The UN Human Rights Council (HRC) has launched a new commission of inquiry into Syria's crackdown on anti-government protesters, including possible crimes against humanity.
The announcement came as rights activists on Tuesday claimed that 18 more people have been killed in the country over the past 24 hours, including seven in the city of Homs.
By 33 votes in favour to four against and nine abstentions, the HRC passed a resolution to "urgently dispatch an independent international commission of inquiry... to investigate violations of international human rights law in Syria since July 2011".
"The resolution is adopted," Uruguay's ambassador Laura Dupuy Lasserre who chairs the council, announced after the vote.
The remaining countries on the 47-nation council abstained or were absent. China and Russia said they opposed the measure as unnecessary intervention.
Fayssal al-Hamwi, the Syrian Ambassador, called the action "100 per cent political".
The security crackdown continued in key areas across the country, Al Jazeera's Nisreen el-Shamayleh said, reporting from Ramtha on the Jordan-Syria border on Tuesday.
"We undersand that at least 55 tanks are currently raiding the town of al-Khowria in Deir ez-Zor. These tanks are shelling some of the neighbourhoods there," Shamayleh said.
"We also heard that some of the soldiers reportedly descended from two helicopters down to al-Khowria in that neighbourhood. An attack is ongoing there.
"We have also understood that the troops are destroying the homes and burning them and many arrests were made and the residents protested the attacks by taking to the streets."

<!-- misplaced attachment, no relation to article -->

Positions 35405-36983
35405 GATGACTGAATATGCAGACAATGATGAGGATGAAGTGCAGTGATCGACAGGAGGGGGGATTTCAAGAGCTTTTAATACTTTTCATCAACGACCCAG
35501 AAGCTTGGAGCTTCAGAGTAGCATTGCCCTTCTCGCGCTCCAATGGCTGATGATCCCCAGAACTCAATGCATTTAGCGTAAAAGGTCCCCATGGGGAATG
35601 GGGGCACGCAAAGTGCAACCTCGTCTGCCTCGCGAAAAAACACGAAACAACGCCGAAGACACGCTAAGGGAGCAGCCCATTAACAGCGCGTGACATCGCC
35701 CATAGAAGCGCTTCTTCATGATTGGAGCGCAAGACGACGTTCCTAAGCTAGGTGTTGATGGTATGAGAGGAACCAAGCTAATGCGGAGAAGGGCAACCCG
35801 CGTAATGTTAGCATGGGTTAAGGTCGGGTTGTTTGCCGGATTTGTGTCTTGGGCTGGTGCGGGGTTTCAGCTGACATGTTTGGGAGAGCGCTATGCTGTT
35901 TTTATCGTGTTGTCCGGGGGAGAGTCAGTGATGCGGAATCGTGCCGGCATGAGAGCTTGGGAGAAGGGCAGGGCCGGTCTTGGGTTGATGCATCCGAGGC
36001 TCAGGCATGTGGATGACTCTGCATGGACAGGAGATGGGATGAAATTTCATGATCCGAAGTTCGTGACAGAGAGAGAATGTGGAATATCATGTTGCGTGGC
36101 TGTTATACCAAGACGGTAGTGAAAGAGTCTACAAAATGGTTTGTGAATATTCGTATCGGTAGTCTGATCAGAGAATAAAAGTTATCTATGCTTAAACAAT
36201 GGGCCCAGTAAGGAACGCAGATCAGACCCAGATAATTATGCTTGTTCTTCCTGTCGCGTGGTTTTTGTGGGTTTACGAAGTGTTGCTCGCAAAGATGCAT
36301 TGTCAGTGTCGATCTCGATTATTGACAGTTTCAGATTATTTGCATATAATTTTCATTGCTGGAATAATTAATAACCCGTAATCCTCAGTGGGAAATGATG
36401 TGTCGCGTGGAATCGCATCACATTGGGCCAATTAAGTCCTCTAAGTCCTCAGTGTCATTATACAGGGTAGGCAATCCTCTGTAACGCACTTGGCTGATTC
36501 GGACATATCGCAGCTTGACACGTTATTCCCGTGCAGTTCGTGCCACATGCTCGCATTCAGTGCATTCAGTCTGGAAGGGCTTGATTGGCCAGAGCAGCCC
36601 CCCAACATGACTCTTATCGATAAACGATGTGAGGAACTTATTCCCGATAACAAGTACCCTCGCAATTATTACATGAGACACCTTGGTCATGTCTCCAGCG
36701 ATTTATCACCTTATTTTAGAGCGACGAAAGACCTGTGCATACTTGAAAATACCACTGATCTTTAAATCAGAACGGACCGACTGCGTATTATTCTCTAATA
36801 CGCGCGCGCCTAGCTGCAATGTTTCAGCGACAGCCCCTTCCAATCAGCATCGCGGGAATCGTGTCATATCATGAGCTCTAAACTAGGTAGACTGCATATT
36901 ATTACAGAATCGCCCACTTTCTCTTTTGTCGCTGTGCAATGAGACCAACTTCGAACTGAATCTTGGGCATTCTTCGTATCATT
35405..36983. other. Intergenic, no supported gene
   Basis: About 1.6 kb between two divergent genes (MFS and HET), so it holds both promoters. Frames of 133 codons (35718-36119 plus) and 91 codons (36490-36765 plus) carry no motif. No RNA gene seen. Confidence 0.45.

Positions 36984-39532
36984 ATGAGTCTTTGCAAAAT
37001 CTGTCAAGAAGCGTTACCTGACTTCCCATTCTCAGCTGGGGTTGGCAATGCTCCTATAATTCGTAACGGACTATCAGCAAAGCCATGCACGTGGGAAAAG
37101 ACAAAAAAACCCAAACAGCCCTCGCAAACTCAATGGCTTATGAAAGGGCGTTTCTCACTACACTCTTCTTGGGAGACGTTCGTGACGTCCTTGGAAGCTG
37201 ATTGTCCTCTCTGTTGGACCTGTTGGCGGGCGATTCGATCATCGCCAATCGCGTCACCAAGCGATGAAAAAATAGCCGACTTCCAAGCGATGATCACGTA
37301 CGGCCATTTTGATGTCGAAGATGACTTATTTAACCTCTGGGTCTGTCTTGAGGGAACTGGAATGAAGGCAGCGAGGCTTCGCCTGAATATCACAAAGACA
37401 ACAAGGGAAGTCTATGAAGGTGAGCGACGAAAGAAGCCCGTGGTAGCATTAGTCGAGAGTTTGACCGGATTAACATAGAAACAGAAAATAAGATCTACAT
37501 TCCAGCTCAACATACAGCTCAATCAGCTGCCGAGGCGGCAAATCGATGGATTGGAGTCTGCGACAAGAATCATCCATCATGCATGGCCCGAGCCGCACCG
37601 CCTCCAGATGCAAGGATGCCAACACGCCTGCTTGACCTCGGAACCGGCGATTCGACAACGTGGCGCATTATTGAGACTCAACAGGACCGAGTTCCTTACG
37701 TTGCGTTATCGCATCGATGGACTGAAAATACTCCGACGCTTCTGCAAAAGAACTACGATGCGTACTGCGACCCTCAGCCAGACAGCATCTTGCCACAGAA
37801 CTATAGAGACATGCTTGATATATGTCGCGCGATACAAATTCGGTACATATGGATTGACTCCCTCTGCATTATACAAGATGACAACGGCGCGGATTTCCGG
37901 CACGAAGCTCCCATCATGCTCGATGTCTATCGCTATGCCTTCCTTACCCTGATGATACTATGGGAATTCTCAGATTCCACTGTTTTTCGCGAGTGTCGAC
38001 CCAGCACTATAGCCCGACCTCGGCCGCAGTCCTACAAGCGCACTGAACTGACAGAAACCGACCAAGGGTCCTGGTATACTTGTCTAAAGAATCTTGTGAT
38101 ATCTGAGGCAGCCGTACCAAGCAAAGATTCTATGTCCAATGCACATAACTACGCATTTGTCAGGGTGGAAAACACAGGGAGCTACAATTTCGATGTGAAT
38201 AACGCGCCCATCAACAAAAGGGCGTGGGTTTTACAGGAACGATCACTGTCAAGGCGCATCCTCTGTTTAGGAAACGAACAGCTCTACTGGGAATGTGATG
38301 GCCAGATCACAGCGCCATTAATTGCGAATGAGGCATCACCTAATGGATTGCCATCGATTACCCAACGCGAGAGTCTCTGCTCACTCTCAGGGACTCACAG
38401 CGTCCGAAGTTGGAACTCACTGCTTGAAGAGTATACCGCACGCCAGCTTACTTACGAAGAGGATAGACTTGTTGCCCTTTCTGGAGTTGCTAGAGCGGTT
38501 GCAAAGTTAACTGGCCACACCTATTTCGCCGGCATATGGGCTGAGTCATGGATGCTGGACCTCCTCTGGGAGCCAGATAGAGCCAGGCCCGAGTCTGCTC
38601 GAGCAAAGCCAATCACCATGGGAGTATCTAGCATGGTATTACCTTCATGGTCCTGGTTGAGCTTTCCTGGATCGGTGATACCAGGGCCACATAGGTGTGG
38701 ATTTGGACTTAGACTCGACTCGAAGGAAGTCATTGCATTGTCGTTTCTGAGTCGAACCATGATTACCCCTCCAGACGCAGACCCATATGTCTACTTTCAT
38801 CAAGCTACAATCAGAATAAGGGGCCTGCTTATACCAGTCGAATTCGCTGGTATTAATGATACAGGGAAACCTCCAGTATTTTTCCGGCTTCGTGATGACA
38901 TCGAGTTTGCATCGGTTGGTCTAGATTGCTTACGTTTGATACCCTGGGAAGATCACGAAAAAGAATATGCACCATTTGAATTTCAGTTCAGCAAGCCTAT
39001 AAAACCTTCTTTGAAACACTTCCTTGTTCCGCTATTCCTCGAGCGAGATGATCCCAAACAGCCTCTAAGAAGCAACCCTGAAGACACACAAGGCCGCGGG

Meanwhile, Robert Ford, the US ambassador to Syria, made a surprise visit to Jassem, an area in the southern Deraa province which has seen some of the worst violence.
Ford angered Damascus seven weeks ago when he paid a visit to Hama in a gesture of solidarity with the city where huge anti-Bashar al-Assad protests occurred in June and July.
Sanctions draft targets Assad and family
Western nations have circulated a draft UN resolution that calls for sanctions against the Syrian president, influential members of his family and key associates.
US and European delegations hope to put the draft resolution to a vote in the 15-nation Security Council as soon as possible. The sanctions are the Western nations' response to Damascus' five-month crackdown on pro-democracy demonstrators, which the UN says has left 2,200 civilians dead.
But Russia, which has veto-power, said it does not think sanctioning Damascus is the right approach at the moment.
The resolution, drafted by Britain, France, Germany, Portugal and the United States and obtained by Reuters news agency on Wednesday, says the council "strongly condemns the continued grave and systematic human rights violations by the Syrian authorities" and "demands an immediate end to the violence."
While it would call for freezing Assad's financial assets, as it does for 22 other Syrians, it excludes him from the list of Syrians facing an international travel ban.